Cannon shot


Also found in: Legal.
A cannon ball.
The range of a cannon.

See also: Cannon, Cannon

Webster's Revised Unabridged Dictionary, published 1913 by G. & C. Merriam Co.
References in classic literature ?
The sea was like oil, the moon shone in all splendor, and the Shark continued to sleep so soundly that not even a cannon shot would have awakened him.
He rose again to the surface, struggled with the last desperate effort of a drowning man, uttered a third cry, and felt himself sinking, as if the fatal cannon shot were again tied to his feet.
It was night when one of these vessels, which had created such a sensation among the inhabitants of Belle-Isle, dropped anchor within cannon shot of the place.
As the colonel had calculated, Stephanie crossed the fictitious plain of the Beresina at nine o'clock in the morning, when she was awakened by a cannon shot not a hundred yards from the spot where the experiment was to be tried.
In the fresh morning air were now heard, not two or three musket shots at irregular intervals as before, followed by one or two cannon shots, but a roll of volleys of musketry from the slopes of the hill before Pratzen, interrupted by such frequent reports of cannon that sometimes several of them were not separated from one another but merged into a general roar.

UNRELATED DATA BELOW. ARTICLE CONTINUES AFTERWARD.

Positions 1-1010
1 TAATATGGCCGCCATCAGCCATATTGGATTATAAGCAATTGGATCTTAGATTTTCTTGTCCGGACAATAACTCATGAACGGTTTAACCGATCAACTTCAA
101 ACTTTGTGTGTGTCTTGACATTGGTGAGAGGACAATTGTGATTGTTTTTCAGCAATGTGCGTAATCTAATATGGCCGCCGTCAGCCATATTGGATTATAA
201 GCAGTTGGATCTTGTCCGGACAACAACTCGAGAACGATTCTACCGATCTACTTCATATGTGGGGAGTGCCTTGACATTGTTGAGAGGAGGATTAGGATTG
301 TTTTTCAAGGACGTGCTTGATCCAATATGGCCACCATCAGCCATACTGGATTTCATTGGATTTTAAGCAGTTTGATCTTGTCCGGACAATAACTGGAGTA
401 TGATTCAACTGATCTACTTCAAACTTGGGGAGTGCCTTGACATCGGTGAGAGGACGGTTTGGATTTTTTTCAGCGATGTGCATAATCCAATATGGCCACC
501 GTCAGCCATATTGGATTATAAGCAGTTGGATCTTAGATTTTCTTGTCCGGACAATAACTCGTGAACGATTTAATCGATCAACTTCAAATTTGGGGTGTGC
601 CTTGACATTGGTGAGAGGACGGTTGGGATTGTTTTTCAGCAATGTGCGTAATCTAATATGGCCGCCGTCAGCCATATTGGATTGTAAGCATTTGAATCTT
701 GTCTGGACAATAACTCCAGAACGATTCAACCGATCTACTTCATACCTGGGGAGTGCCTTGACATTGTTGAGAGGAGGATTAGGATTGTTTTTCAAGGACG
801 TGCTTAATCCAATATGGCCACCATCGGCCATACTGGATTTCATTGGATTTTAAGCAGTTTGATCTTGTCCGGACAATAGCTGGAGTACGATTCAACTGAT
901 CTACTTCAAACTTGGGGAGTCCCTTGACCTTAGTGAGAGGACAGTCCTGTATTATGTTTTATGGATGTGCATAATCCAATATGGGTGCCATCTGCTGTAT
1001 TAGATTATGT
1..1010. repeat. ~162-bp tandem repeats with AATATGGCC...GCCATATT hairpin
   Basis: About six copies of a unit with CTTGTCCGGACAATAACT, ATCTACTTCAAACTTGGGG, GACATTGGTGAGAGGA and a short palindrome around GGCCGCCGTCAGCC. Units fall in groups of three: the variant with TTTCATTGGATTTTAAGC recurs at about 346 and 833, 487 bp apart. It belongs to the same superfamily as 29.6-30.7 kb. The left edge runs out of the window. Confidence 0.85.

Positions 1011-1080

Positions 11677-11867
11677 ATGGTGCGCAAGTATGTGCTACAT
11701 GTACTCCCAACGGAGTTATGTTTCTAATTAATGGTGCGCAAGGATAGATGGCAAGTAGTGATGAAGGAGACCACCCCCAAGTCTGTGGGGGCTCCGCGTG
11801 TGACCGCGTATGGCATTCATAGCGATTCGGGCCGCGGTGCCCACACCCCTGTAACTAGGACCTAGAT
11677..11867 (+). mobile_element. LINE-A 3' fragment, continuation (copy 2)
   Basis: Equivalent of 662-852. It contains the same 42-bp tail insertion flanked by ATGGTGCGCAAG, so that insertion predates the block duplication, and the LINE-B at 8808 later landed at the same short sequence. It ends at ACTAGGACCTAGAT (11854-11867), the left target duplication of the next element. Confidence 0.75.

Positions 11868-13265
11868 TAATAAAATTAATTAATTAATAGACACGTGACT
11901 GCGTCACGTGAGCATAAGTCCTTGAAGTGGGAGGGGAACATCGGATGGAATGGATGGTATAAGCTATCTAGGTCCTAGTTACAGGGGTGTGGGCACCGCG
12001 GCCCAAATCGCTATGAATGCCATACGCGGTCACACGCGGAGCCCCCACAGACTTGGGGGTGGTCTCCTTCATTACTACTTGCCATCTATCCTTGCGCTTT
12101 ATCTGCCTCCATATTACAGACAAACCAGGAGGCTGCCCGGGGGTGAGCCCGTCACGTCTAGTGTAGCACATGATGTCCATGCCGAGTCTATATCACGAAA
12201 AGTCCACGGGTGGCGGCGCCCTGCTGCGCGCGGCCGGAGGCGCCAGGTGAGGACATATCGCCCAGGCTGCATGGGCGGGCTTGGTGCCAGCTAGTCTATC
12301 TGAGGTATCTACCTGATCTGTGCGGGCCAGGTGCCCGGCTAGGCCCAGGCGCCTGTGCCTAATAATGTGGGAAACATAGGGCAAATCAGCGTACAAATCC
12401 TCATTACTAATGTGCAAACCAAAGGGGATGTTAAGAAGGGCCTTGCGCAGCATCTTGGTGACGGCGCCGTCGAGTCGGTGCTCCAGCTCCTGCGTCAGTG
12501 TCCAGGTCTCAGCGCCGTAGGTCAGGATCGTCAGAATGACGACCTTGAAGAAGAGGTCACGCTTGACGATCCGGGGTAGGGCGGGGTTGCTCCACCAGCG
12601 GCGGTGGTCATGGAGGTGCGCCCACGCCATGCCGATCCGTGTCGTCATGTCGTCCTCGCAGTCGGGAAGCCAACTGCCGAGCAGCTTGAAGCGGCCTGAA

Sir John Moore met his fate in that battle via cannon shot to the chest, but what happened to the gold became a mystery.
The ball rolled to Boualem Khoukhi, who fired a cannon shot to hit the crossbar and the rebound was dispatched with precision by Haydos from eight yards on the half-hour mark.
The sound of the cannon shot is heard till 10 kilometers.
When you are in the water, the sound of the engines going in and out of gear can be equated to a cannon shot and I've blamed more than one missed fish I was lining upon whomever was running the boat (not my poor marksmanship).
"At the main Lucas works in Great King Street workers manufactured Spitfire wing subassemblies and, amongst other crucial things, the Wolseley produced 20-mm cannon shot and armour piercing nose caps for both Spitfires and Hurricanes; whilst Reynold's Tubes of Tyseley made Spitfire wing spans and light alloy tubing.
As a booming cannon shot marked the beginning of the two minutes' silence, thousands of poppies were released from the roof of St George's Hall over the city centre.
Like a cannon shot, a car horn blasts, retaliation follows, the atmosphere pierced with infectious anger, a bubble of seasonal joy destroyed.